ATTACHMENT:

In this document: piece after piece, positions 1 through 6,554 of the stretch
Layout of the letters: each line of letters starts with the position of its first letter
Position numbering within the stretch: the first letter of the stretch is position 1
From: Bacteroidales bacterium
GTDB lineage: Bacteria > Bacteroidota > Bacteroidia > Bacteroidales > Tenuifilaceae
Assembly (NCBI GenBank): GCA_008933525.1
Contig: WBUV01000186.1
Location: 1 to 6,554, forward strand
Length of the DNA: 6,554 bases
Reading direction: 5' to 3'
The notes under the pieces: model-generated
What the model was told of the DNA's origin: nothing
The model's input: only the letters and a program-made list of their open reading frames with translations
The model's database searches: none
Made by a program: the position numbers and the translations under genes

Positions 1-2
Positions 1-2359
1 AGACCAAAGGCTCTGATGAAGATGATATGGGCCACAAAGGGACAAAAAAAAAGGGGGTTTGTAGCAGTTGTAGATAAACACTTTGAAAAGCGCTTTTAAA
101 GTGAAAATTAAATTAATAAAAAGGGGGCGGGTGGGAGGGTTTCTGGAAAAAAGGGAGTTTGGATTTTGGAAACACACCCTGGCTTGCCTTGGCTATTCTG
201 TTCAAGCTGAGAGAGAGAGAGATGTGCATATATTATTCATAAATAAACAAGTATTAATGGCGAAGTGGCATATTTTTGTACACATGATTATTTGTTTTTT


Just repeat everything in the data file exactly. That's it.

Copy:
In this document: piece after piece, positions 1 through 6,554 of the stretch
Layout of the letters: each line of letters starts with the position of its first letter
Position numbering within the stretch: the first letter of the stretch is position 1
From: Bacteroidales bacterium
GTDB lineage: Bacteria > Bacteroidota > Bacteroidia > Bacteroidales > Tenuifilaceae
Assembly (NCBI GenBank): GCA_008933525.1
Contig: WBUV01000186.1
Location: 1 to 6,554, forward strand
Length of the DNA: 6,554 bases
Reading direction: 5' to 3'
The notes under the pieces: model-generated
What the model was told of the DNA's origin: nothing
The model's input: only the letters and a program-made list of their open reading frames with translations
The model's database searches: none
Made by a program: the position numbers and the translations under genes

Positions 1-2
Positions 1-2359
1 AGACCAAAGGCTCTGATGAAGATGATATGGGCCACAAAGGGACAAAAAAAAAGGGGGTTTGTAGCAGTTGTAGATAAACACTTTGAAAAGCGCTTTTAAA
101 GTGAAAATTAAATTAATAAAAAGGGGGCGGGTGGGAGGGTTTCTGGAAAAAAGGGAGTTTGGATTTTGGAAACACACCCTGGCTTGCCTTGGCTATTCTG
201 TTCAAGCTGAGAGAGAGAGAGATGTGCATATATTATTCATAAATAAACAAGTATTAATGGCGAAGTGGCATATTTTTGTACACATGATTATTTGTTTTTT